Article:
Empathy Through Game Design

Empathy Through Game Design
January 23, 2020

Empathy Through Game Design

By Dylan D, November 29th 2020

I have always loved video games. I loved the idea of getting to be transported to virtual worlds that were often so different than the ones that I was in. Often when I was a kid or a high schooler, I was derided by people older than me, they'd say "it's just escapism". My dad would make jokes that at least I'd have strong thumbs.

Now that I'm an adult - I don't regret the time I spent playing video games as a kid at all. Nothing - with the exception of maybe books - allowed me, a very antisocial kid, to engage with stories and situations and characters like a video game. Not only that, but video games honestly would teach me things, or at the very least they'd lay the groundwork for my ability to understand. I'd learn about supply and demand from city building games, and different historical periods from the strategy games I loved so much.

But one thing I feel like I got from games that goes overlooked is empathy (or more empathy, I feel like I was already pretty sensitive).


Back in the day, I feel as though you'd be hard pressed to find someone who thought that video games were 'art' (frankly I feel like it might even be a bit tough today). But I want to go a step further and say that I believe the reason that video games have the power to teach, and to teach difficult concepts like empathy is that they are what's known as a 'gesamtkunstwerk' which, from German, means 'total work of art'.

When the term was coined by K. F. E. Trahndorff, a philosopher, and later (unfortunately) by Wagner (who was a massively racist antisemite) it was used to describe the opera. Opera, with it's sumptuous costumery, props, swelling music and elaborate stories was seen as the culmination of every art form there was. Even the architecture of an Opera house is made to serve the purpose of facilitating better opera.

Then, with the advent of movies, a new gesamtkunstwerk was born. You probably see where I'm going with this.

Opera. The OG Gesamtkunstwerk
Opera. The OG Gesamtkunstwerk

Games games take in art, design, writing, (virtual) architecture, and music just like opera and movies did. But they add in another layer that makes them so important. Interactivity. You are able to engage, interact with, and oftentimes become a part of a games story and narrative in a way you are able to do with no other media, and they're only getting better and more complex. This is what makes them such effective tools for empathy. It's one thing to read about homelessness, it's another to literally play as a homeless character trying to make it through a winter on the streets.

Some Examples

I want to share two games, the designs of which I found to portray this idea of how impactful all the elements a games design and artistry can bring to bear can be.

1. Change.

Change: A Homeless Survival Experience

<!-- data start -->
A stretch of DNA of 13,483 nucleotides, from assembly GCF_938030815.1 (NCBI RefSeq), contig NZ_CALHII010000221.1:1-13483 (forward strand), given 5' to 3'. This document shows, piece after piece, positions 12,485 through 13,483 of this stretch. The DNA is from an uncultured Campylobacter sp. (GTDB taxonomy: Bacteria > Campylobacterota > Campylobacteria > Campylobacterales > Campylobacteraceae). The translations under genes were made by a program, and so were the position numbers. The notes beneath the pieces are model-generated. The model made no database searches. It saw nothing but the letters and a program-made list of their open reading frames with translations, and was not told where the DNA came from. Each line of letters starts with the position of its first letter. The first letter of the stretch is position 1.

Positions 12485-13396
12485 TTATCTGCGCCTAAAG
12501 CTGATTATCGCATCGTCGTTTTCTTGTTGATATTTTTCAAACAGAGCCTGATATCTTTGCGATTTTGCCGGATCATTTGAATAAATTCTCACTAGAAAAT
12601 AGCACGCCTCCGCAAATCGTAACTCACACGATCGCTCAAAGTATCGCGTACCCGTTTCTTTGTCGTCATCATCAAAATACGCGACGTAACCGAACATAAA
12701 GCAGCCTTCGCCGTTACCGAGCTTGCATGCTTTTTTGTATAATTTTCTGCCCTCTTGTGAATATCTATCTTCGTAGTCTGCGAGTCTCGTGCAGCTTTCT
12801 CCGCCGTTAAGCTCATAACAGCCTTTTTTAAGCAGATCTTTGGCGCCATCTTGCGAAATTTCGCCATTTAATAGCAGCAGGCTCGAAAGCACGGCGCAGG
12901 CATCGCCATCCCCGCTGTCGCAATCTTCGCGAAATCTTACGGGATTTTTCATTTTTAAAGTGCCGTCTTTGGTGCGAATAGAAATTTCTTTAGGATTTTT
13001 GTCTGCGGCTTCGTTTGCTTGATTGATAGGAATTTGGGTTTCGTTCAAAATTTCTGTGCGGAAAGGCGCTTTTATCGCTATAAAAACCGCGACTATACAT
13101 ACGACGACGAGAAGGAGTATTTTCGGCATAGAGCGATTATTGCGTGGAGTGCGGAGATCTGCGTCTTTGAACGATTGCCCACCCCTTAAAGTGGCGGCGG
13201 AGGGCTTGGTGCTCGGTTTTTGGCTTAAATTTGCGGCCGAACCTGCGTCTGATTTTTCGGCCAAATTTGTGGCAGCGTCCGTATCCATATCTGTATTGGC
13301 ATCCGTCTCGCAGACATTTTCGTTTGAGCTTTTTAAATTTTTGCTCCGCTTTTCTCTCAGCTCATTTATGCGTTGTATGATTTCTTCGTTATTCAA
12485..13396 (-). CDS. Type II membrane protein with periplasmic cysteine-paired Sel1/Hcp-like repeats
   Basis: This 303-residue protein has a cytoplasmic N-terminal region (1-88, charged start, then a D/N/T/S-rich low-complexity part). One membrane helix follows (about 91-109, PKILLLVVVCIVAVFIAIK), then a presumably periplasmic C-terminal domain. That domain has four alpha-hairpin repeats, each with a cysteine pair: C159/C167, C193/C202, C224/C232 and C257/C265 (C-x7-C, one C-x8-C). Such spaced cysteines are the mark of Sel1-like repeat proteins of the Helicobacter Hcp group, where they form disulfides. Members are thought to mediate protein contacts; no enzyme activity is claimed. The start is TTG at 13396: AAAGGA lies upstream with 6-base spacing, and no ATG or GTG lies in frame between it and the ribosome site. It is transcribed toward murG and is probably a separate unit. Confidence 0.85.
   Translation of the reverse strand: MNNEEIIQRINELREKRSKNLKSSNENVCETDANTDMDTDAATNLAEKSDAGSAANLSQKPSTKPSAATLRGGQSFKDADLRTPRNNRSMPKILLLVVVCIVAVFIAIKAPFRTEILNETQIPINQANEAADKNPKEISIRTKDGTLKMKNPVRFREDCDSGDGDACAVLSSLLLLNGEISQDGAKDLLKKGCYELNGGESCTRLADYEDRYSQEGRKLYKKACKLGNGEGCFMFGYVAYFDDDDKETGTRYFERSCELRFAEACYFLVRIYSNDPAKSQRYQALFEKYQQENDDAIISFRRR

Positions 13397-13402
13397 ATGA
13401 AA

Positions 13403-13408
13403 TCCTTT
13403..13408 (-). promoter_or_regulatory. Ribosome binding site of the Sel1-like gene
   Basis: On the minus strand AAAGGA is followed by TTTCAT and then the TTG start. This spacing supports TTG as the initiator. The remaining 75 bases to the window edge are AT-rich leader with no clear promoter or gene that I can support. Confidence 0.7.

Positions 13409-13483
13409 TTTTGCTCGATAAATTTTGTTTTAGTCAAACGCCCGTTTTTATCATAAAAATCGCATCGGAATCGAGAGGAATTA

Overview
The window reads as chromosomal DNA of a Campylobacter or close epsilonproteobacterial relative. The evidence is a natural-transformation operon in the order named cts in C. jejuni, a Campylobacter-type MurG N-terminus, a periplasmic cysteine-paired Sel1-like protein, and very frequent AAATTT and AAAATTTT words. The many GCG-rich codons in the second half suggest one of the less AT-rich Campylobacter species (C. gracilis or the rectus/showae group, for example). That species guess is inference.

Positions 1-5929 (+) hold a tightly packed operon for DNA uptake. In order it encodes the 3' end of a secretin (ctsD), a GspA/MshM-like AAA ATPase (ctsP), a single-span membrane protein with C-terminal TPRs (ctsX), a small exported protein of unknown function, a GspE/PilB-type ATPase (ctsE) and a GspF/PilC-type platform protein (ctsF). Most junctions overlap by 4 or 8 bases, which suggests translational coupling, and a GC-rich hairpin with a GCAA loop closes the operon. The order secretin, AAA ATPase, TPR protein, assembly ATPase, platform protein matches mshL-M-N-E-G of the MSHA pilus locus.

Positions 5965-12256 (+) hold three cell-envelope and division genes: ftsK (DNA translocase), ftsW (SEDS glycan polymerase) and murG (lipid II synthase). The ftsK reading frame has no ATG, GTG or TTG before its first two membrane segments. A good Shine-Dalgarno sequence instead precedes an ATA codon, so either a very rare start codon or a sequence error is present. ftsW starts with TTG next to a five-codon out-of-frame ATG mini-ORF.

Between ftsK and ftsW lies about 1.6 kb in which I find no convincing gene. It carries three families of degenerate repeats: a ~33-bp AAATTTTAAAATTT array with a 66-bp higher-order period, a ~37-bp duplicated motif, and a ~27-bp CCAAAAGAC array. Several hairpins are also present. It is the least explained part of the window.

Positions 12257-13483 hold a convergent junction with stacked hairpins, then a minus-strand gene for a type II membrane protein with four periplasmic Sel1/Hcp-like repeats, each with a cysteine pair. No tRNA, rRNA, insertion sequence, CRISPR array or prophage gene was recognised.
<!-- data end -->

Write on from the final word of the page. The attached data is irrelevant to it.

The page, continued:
Change: A Homeless Survival Experience

Change is a game that I played a few years ago and still think about to this day. It is, on the surface, mechanically, a deceptively simple game.

It's a side-scroller ( a game where the players character can only move left or right and the levels move in the background) survival game.

But where most side-scrollers are fast paced, colorful affairs full of gathering coins or stomping on goombas, Change is quite the opposite. Your character is slow, ponderous and tired. Instead of collecting coins you need to pick up scrap to sell at a recycling center for next to nothing just to eat.


In order to earn any money at all you must beg for change and you can go entire days in the game without any of the faceless NPC (non player characters) in the game even batting a virtual eyelash in your direction.

The art in the game is a simple, utilitarian pixel art that manages to capture the bleak position you are in. However, there are times of light, where the sun shines - you may be homeless but you're still human.

The music is somber, often quite and you just hear the sounds of the street and people wordlessly shuffling by.

The mechanics of the game reinforce the message that there needs to be a change when it comes to the way society views its least fortunate. You, the player try desperately to survive and often fail to do so. You'd have to be relatively cold hearted to not at least try and think differently about the homeless after this.

2. That Dragon, Cancer.


Full stop, if you're interested in crying whilst playing a game - play That Dragon, Cancer. You play the father of a 12 month old baby who has to deal with the fact that his child has been diagnosed with cancer.

So yea.


The game mixes the overly clinical, hospital setting with a fathers escapist fantasies and deep family moments. It genuinely - through use of it's game design makes you live as someone going through the hardest time in their life. For example sometimes the player is just along for the ride to symbolize the lack of control you feel at undergoing trauma) and other times you must make choices or interact with the game in some ways.

Everything showcases the swell of emotions one might feel (and did feel, the developer lived through what the game is about), and makes the player feel it too. That's the core of empathy, and while a book can certainly make you feel - it doesn't compare to something like this.